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Empathy and the Customer Experience
I delivered a talk about empathy at Oracle’s recent Modern Customer Experience (ModernCX) conference. In the talk I described how we in North America SaaS Customer Success are building out an enablement program for Customer Success Managers (CSM) that will be fueled by empathetic inputs. What are those, you might be asking? Good corporate education programs are the result of outcome-based design, of course, and if we are to properly design a program with the right outcomes in mind it needs to reflect the strategy and values of our company, and the abilities of its students (in our case, the CSMs). Also, the program needs to consider how it will eventually play out in front of customers (the ultimate beneficiaries of the program), even indirectly. In other words, the customer’s experience needs to be represented in those inputs. One of the end goals of the program is to help CSMs gain a deeper appreciation for the customer experience so they’ll be able to strengthen their customer engagements regardless of whether those engagements are digital or face to face. The curricula will go beyond product and domain training and more, even, than just teaching them all the mechanics they’ll need to know in order to effectively deliver the new Advanced Customer Success Service to customers. The program will attempt to ensure that the constant consideration of the customer experience becomes more than a buzz phrase and that its prominence and criticality is built into the core of the program.
CX Is Hard and So Is Exhibiting a Natural Inclination to be Empathetic
Here’s the thing about CX. If you don’t focus on it as being a corporate-wide strategy there will be a competitor who will and they’ll end up bleeding your customers away. We know this from research like this CEO Guide from McKinsey, which states that “…customer-experience leaders gain rapid insights to build customer loyalty, make employees happier, achieve revenue gains of 5 to 10 percent, and reduce costs by 15 to 25 percent within 2 or 3 years.” To complicate matters, optimal customer experiences cannot be described by a single definition. Just as there are a hundreds of millions of customer touchpoints happening constantly in business, similarly there are multivariate customer skill and solution adoption levels that need to be considered as well and that can significantly impact the ability for companies to deliver optimal experiences for customers. So, when I read research like this report from PWC which shows that 70% of customers value speed and convenience from companies while at the same time 74 to 82% say that human interaction matters, the word tension comes to my mind. Why tension? Because how can business leaders balance and deliver on both those critical fronts (speed and convenience AND human interaction) while also growing and economically scaling the business? Clearly, technology must play a critical enabling role?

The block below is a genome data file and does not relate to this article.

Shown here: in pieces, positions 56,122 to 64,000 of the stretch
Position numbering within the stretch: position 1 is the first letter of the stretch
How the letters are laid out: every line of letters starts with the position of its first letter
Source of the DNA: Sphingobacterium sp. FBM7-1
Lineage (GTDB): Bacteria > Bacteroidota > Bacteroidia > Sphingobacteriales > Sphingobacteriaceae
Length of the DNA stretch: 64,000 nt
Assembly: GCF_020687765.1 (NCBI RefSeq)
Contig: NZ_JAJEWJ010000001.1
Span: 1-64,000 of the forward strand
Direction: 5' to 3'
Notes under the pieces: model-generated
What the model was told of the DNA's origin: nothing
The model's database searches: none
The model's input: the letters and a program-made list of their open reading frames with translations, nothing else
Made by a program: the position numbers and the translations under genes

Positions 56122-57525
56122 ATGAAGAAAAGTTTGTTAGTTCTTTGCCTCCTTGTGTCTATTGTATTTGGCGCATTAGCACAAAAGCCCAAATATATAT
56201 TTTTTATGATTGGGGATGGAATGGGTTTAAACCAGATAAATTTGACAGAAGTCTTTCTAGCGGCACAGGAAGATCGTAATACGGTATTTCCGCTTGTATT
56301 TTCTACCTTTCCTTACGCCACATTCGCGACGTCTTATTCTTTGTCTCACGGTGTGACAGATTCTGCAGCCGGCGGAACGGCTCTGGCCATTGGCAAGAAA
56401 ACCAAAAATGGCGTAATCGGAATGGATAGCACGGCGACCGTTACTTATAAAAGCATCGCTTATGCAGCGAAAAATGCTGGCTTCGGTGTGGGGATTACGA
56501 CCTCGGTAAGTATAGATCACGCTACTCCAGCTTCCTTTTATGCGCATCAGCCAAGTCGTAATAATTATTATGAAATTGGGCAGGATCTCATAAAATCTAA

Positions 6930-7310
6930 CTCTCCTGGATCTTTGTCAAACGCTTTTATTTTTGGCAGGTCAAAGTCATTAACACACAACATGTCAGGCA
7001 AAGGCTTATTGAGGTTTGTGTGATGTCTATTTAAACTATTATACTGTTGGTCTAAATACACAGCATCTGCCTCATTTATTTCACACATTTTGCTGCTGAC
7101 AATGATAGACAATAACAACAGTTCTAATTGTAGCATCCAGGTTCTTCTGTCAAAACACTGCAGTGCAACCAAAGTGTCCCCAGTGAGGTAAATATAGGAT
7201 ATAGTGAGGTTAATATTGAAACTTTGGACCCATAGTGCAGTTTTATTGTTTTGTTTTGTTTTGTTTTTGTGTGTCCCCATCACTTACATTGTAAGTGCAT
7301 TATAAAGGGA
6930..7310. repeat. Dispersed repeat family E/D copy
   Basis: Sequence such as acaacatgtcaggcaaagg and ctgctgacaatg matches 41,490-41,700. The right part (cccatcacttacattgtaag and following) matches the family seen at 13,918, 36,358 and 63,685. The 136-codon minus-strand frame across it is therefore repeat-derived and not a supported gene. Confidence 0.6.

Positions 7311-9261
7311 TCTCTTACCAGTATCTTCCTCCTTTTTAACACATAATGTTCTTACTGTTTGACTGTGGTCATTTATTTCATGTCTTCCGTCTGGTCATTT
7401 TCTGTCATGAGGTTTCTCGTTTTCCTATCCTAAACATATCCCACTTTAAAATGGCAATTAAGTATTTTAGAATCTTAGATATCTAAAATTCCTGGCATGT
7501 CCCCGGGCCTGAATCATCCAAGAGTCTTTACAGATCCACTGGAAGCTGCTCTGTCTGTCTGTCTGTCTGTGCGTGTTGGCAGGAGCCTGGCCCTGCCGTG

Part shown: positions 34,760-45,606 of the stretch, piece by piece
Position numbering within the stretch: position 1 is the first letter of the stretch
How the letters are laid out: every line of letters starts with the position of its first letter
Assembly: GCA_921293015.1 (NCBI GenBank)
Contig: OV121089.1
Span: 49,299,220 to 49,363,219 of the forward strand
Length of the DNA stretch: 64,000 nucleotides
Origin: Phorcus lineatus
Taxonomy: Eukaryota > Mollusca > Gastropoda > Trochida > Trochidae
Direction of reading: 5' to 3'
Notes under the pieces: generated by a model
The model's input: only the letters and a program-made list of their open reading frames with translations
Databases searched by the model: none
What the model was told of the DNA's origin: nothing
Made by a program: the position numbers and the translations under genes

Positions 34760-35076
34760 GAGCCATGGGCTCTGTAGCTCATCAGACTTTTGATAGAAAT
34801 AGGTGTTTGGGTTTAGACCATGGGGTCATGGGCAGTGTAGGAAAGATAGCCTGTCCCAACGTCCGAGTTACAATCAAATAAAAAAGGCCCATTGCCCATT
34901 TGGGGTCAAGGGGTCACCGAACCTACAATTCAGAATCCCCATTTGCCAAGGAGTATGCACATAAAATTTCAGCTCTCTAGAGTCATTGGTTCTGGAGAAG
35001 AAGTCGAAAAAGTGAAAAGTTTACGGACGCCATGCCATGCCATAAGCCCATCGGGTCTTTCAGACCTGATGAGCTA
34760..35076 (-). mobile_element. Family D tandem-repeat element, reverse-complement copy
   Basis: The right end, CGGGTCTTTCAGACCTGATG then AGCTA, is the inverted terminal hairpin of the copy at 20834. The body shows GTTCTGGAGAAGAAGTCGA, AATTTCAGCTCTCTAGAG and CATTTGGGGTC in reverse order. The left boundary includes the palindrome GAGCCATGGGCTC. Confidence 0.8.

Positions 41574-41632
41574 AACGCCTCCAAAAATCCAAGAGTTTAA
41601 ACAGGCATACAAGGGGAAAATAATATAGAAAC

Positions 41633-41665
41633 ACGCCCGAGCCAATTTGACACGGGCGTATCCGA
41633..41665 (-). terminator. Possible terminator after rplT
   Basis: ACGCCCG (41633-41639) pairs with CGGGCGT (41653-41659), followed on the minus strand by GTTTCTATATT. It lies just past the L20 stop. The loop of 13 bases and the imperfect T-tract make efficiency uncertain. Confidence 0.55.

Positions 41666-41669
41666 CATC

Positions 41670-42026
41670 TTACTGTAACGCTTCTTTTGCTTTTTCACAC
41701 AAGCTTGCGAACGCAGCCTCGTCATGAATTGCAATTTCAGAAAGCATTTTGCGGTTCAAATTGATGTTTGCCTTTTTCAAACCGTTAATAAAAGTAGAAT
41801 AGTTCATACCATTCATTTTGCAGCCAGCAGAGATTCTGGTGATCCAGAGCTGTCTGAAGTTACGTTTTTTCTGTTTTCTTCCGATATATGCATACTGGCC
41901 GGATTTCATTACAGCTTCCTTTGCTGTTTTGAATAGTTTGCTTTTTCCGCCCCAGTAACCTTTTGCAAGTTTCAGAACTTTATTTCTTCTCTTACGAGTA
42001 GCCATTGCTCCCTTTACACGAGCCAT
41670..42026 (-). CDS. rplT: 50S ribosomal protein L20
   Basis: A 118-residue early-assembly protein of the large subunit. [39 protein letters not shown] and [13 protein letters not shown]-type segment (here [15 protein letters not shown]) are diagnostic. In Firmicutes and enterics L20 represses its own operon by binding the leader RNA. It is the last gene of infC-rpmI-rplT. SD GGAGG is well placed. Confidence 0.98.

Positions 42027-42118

Time – a Multi-Faceted Object
Customer experience as a top priority for companies is a refreshing development for those of us who were reared in a world in which choice was limited, change was slow, and recourse for poor service was usually an exercise of endless wandering along the branches of a telephone tree. As a customer myself, it’s nice to see product and service providers on their heels ferociously battling to ensure I’m satisfied. I welcome the vastly improved ability to get good service from a company without wasting too much of my time and usually arranging for it at a time that is convenient for me. It does boil down to time and time is the exact right word in this context of the customer experience and it’s a word that is more extensively expanded upon in this great piece that Oracle’s head of CX, Rob Tarkoff, EVP and GM, Oracle CX Cloud, wrote recently. Broadly speaking the cloud has helped to usher in a tremendous opportunity for both sides of the equation (vendor and customer) to transform customer experiences by creating the triggers that allow customers to take more control of their time and of their relationship with vendors.
Respecting Customer Time Sometimes Means Delivering Expertise Sooner Rather Than Later
Oracle’s new Advanced Customer Success Services is one of those triggers. By offering a deeper level of expertise that is grounded in knowledge about the customer’s business and its imperatives, it offers a real possibility for moving forward the vital corporate-wide strategy conversation I mentioned earlier. By respecting customers varied digital and business capability levels and offering a number of ways to begin on a journey to value, the service is designed to acknowledge that no customers are completely alike and that they should be given choices when they embark upon their road to value realization. But that respect has to come from somewhere and I believe that it must come from empathy for the customer’s experience.
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